Buyer personas have been used for years to help marketers hone in on what causes purchasers to make positive buying decisions. They are basically character sketches that lay out your target prospect’s background, demographics, objections, challenges, hobbies, and interests. B2C buyer personas are relatively straightforward. What does your target prospect do for a living? How does he spend his time? What car does she drive? Where do they work? But, that is not the case for B2B.
B2B buyer personas are a tad more difficult. Now you have multiple people in charge of buying decisions, usually stakeholders or board members. So, how can you possibly create an accurate persona when you’re trying to nail down several different personalities, lifestyles, and habits? Continue reading
In a B2B environment that is becoming increasingly competitive, there is growing interest in what actually drives business performance.
I was recently presented with some research by Professor Moira Clark of the Henley Centre for Customer Management, which concluded that making it easier for customers to do business is a sure-fire way of improving the bottom line. This takes the notion of customer experience one step further, and she claims that more companies are beginning to bring this line of thought into their strategic planning.
Essentially, it’s about having a customer-centric approach, and the research suggests that customer centricity in B2B drives business performance. The great challenge facing B2B companies, however, is how to change the business to become more customer-centric. For many, it may seem an unrealistic task. Continue reading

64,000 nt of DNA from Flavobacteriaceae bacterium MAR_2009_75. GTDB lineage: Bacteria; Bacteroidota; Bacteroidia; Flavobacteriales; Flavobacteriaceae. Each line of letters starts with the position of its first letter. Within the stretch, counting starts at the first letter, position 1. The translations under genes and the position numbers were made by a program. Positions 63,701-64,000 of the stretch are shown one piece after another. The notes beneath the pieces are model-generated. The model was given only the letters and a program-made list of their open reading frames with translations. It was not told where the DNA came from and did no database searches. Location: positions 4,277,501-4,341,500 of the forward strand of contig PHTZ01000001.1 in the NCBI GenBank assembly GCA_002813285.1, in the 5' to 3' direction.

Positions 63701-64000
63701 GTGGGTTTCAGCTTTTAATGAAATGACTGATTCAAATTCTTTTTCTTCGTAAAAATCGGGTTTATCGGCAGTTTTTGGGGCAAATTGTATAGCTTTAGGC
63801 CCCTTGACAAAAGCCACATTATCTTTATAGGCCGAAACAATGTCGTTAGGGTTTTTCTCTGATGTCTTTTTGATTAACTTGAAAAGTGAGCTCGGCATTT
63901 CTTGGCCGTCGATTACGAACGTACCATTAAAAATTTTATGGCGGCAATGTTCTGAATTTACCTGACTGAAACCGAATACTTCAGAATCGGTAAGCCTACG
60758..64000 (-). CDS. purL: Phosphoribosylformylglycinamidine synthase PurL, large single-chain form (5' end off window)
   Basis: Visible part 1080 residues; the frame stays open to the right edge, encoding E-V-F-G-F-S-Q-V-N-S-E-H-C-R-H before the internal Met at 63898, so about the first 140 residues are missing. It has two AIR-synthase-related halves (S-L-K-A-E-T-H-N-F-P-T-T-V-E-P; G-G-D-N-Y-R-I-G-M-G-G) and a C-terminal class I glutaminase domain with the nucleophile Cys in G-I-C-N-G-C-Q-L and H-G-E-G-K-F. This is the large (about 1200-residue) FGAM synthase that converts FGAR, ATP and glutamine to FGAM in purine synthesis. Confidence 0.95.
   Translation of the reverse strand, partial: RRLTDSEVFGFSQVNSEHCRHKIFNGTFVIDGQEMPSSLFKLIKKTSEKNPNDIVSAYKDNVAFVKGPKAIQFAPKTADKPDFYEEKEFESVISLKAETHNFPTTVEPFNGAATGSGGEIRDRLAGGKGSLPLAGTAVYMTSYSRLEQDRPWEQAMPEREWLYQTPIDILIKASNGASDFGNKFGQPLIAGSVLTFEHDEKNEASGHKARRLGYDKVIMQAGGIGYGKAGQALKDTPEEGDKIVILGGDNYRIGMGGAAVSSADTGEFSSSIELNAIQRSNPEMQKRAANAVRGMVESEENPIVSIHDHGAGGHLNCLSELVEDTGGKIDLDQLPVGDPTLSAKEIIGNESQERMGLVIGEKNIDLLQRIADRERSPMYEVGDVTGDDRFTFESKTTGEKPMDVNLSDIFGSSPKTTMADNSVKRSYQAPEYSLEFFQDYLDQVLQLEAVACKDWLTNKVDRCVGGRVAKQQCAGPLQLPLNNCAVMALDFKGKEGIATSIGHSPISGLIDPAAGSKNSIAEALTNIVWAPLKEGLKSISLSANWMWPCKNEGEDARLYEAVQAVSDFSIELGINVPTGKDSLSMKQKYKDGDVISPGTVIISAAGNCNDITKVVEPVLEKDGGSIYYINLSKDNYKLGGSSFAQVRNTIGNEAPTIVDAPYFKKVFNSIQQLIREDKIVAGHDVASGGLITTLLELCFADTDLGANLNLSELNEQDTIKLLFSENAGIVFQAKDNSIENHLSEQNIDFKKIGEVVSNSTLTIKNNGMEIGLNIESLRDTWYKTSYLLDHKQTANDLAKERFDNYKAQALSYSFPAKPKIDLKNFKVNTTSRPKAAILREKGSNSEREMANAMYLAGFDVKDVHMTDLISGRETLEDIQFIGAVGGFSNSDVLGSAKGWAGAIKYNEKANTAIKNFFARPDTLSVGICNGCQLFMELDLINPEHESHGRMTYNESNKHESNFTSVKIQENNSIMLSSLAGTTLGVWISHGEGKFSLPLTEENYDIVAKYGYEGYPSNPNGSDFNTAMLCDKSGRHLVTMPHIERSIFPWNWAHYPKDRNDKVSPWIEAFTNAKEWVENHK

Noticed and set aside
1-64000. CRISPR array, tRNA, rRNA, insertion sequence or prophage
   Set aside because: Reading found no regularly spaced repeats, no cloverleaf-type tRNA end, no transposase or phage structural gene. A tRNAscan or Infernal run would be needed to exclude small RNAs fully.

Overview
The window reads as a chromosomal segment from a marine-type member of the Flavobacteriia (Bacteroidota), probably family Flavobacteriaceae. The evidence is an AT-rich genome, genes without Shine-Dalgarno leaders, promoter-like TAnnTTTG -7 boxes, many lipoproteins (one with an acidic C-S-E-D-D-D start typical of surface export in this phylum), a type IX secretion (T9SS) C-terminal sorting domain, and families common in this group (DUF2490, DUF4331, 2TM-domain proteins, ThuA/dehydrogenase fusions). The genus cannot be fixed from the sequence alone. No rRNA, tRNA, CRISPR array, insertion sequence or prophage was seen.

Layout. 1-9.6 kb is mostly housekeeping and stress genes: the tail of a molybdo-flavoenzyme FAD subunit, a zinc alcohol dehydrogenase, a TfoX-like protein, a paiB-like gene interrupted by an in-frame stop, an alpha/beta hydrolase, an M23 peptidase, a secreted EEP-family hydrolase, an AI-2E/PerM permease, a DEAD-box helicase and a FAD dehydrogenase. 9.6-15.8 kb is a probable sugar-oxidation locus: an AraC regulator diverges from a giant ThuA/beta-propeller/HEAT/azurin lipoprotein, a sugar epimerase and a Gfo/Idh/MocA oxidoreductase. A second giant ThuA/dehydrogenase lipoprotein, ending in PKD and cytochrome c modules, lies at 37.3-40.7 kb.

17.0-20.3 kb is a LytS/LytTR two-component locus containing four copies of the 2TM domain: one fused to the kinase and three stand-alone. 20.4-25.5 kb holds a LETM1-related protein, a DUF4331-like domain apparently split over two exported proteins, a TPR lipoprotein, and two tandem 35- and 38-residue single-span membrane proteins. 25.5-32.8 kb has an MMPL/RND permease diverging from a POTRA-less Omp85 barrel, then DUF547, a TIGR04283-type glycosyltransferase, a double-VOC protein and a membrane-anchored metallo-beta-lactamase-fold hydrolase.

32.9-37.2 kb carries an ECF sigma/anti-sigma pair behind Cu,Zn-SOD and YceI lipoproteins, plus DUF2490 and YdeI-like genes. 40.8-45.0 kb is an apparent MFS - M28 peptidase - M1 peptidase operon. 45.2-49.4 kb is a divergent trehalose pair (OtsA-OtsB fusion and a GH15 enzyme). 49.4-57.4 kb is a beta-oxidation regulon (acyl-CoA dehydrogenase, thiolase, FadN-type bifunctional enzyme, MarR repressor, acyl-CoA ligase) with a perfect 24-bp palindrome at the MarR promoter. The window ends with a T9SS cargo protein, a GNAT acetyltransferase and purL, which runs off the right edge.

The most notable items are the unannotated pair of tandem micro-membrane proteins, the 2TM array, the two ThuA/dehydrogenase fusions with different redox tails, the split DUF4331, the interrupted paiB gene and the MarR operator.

In my previous post, in an effort to clear up some of the confusion in the way new terms are being used in the industry, I discussed what Account-based Marketing (ABM) was all about. This time, I’ll attempt to define advocacy marketing.
Advocacy marketing generally describes the idea of promoting (advocating) a product or service, typically where people or brands act as a third party to encourage prospects to buy. The overarching aim is to create trust in your product and your brand, based on the principle that people tend to trust the opinions of those they perceive to be similar to themselves – or to be independent experts in a specific field. Advocacy marketing can be used both to acquire new customers and increase loyalty with existing ones. Continue reading
This second article of a two-part series discusses two of the four strategic pillars of building a B2B corporate website. In the first article, we looked at Strategy and Value Proposition. This time, we look at Brand and Offerings. Continue reading
How often do your colleagues complain about your company’s website? Like many website managers of B2B companies, you’ve probably had conversations with people who are reluctant to use it in their daily business. It could be that it doesn’t truly reflect the company today. Or maybe the content doesn’t support the negotiations salespeople have with customers and the conversations Executive Management have with key stakeholders.
But that’s not how it’s meant to be. At the very least, the website needs to support the business; at best, it should drive business opportunities. So how can you achieve that?